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Banya

Few of Russia's traditions are as steeped in ritual than a trip to the banya, a sauna-style bathhouse where the steam is produced by throwing a steady supply of water over heated rocks. In fact, for many banya lovers a trip to the bathhouse is almost a religious experience, complete with birch twigs for self-flagellation (to open pores and promote circulation). The banya is a cultural tradition that became popular in the 17th century, when attending a communal bath was the only way for many Russians to stay clean. Today, it's still believed to have therapeutic benefits and is also valued as a place to relax, socialize, and even do business. Many find that a visit to one is a highlight of a trip to Russia.

Banya Basics

Keep in mind that men and women are separated, although families and couples can hire a private bath for use together, and soap is strictly forbidden (the steam is supposed to clean you). To prepare best for the Russian banya, go to the Sandunovskiye bani's website (www.sanduny.ru) and read the "secrets" section (available in English). Here are a few easy steps that will help you get the best steam possible:

1. Check yourself: If you have low or high blood pressure, a heart ailment, or some other health issue, you may want to stay away. Pregnant women and asthma sufferers are advised to do the same.

2. Check In: After paying the entrance fee, your valuables are handed to a special attendant who puts them in a locker and watches over them. Theft is rare, but you may be better off leaving valuables in a hotel safe. Tipping is customary, generally 50R-150R for the attendant, 300R-500R for a good masseur. You'll then be given a towel and assigned a locker for your clothes. Bring a pair of flip-flops to walk around in.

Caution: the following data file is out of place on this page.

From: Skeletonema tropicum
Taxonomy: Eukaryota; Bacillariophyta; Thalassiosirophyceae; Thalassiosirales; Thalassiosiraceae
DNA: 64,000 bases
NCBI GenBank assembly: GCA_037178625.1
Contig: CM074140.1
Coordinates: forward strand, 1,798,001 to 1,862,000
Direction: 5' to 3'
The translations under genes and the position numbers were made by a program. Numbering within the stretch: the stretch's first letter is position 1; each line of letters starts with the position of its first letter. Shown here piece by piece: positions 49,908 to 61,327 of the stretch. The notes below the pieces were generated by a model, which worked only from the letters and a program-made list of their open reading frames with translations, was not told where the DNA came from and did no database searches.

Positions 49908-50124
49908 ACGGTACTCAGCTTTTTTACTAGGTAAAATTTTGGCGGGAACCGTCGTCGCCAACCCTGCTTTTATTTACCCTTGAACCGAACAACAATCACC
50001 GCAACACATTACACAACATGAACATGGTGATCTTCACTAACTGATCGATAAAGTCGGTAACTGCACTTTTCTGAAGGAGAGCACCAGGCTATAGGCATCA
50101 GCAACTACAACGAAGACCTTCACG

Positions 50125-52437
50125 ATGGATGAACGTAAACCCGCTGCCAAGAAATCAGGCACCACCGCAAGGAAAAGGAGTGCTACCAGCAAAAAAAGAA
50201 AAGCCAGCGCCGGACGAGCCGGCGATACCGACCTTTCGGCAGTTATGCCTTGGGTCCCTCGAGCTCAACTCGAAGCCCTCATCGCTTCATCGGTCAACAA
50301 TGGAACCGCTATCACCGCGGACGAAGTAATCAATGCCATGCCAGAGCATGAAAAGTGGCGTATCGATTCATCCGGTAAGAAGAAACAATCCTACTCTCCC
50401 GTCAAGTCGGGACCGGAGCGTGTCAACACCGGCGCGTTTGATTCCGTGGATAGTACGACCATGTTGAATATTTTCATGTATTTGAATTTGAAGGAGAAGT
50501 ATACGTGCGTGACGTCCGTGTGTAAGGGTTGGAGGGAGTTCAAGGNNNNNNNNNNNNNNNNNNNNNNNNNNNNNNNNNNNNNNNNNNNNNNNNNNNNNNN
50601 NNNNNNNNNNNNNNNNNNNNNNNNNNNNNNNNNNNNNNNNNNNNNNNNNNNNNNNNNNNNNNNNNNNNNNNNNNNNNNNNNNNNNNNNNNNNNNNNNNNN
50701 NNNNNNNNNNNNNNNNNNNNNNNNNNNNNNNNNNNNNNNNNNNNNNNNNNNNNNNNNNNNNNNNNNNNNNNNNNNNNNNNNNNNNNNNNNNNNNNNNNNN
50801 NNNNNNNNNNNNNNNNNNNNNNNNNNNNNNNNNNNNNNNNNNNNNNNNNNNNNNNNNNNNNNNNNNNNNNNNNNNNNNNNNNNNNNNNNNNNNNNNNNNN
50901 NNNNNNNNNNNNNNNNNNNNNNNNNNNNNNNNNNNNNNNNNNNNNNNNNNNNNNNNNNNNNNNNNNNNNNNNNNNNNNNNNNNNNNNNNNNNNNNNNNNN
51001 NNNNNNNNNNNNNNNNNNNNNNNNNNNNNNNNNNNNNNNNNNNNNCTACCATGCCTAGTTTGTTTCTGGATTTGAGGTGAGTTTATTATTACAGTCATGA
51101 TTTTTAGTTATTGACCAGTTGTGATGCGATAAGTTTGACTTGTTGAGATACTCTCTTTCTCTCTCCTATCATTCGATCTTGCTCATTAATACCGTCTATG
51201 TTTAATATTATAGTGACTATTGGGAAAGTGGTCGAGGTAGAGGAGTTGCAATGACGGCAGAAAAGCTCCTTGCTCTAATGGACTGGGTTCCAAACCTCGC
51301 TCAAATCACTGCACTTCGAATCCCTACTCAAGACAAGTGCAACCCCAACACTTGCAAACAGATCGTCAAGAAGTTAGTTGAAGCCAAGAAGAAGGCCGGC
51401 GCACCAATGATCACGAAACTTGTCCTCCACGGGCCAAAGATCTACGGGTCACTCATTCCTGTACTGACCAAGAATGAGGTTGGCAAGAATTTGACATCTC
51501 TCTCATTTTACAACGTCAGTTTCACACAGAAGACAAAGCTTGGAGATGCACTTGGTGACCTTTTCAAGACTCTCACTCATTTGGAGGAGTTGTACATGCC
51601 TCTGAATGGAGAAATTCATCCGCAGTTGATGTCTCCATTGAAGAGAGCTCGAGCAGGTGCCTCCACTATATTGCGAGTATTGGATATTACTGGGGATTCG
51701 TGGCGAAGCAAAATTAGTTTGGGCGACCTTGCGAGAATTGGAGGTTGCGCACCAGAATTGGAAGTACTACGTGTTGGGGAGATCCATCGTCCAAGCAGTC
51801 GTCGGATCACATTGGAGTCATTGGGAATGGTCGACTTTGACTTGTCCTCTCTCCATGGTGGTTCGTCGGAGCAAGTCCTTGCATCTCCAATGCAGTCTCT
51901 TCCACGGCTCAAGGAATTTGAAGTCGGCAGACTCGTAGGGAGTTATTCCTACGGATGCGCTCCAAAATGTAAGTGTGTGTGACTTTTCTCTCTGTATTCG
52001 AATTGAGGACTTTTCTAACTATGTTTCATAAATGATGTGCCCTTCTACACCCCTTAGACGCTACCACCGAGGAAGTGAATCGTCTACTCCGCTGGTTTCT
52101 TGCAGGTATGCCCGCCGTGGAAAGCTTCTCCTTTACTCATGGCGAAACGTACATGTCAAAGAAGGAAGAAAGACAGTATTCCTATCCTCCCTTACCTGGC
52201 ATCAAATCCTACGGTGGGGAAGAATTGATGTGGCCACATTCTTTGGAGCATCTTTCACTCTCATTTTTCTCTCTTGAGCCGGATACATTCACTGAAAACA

3. Sweat it out: Banya fans believe that steaming helps combat respiratory problems, aids in circulation, and opens the pores to help rid you of "toxins"—that's why the steam room is kept at a toasty 90°C (194°F). Have a seat on one of the benches lining the walls. You can wrap yourself in a towel but most bathers in gender-segregated rooms go nude. Towels are, however, very useful for sitting on. And don't overdo it: 10–15 minutes is more than enough for your first time.

4. Cool down: Once you feel sufficiently steamed, dunk yourself in the pool, barrel, or bucket of icy water provided. If you don't get your body temperature down, your next trip to the steam room won't be much fun.

5. Relax: The banya will probably have a relaxation zone with couches, cold drinks, and even meals. While the ultra-Russian ambience might seem ideal for doing a shot or two of vodka, keep in mind that you'll be dehydrated. Stick to beer, juice, or best of all, water.

6. Repeat steps 3–5: Once you're rested, reenter the steam room. You'll likely sweat more this time. Repeat the process as many times as you see fit, and when you're done, give your neighbors the traditional post-banya salutation: s lyokhim parom—may your steam be light!

Updated: 09-2013

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